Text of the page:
Rome-Tor Vergata


The Raman lidar in Rome-Tor Vergata (15 km SE of Rome) is designed and operated by ISAC/CNR. The system is located in two containers and can be utilized for routinely in situ observations or transported for measurement campaigns in remote sites. The Raman lidar is currently utilized to study the water vapor (WV) vertical distribution and its seasonal climatology.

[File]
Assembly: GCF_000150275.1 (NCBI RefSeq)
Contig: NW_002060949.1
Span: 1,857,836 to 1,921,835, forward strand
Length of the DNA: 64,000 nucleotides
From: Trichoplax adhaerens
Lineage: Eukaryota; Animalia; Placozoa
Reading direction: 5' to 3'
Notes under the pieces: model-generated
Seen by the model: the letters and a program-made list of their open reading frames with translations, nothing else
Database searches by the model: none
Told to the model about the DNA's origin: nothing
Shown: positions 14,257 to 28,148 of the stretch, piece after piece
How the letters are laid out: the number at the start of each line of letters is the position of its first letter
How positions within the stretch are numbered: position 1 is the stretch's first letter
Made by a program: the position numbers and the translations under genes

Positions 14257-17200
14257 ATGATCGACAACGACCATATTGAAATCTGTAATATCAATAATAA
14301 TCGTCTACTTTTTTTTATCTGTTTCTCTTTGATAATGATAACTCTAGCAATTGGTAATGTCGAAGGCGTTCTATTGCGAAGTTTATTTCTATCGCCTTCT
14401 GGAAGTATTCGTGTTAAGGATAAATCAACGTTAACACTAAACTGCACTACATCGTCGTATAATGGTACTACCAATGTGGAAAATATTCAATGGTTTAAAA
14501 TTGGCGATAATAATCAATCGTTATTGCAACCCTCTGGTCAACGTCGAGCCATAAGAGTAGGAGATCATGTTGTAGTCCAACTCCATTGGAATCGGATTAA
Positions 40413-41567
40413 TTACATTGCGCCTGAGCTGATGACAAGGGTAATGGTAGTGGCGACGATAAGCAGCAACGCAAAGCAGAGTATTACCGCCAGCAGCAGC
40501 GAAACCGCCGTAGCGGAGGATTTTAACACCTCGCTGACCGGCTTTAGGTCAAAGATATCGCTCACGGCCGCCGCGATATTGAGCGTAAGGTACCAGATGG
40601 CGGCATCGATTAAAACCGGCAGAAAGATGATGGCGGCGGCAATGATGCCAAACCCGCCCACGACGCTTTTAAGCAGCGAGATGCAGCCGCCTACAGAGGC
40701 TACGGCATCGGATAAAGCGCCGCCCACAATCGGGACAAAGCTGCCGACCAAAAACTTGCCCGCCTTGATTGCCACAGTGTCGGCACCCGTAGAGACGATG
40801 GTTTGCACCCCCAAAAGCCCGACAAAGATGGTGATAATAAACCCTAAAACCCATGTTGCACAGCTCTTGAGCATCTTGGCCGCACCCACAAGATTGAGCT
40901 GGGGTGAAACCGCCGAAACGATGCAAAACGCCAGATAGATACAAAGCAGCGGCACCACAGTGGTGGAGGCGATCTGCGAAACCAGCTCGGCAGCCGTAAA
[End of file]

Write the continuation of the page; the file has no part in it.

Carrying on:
For measurements at night, altitudes up to close to the tropopause are covered with a vertical (acquisition) resolution of 75 m. During day time, a maximum altitude of 3 to 5 km can be reached.The lidar can simultaneously retrieve temperature profiles in an aerosol-free atmosphere (upper stratosphere and mesosphere) through the Rayleigh lidar technique. Additionally, it can provide aerosol profiles from the boundary layer up to the uppermost aerosols layers in stratosphere. Currently at least one 4-5 hours session of measurement is scheduled for each calendar week. Extra sessions are performed in case of occurrence of interesting cases. The system uses two beams at 532 nm and 355 nm, which correspond to the second and third harmonics of a Nd:YAG laser. The green (532 nm) radiation is used to retrieve aerosol and temperature by using the elastic backscattering signal. The UV (355 nm) is used to produce and detect Raman-shifted backscattering signals, originated both by nitrogen (387 nm) and by water vapor (407 nm). The lidar receiver is a multi-channel system, each channel having the proper sensitivity for sounding a different altitude sub-range.


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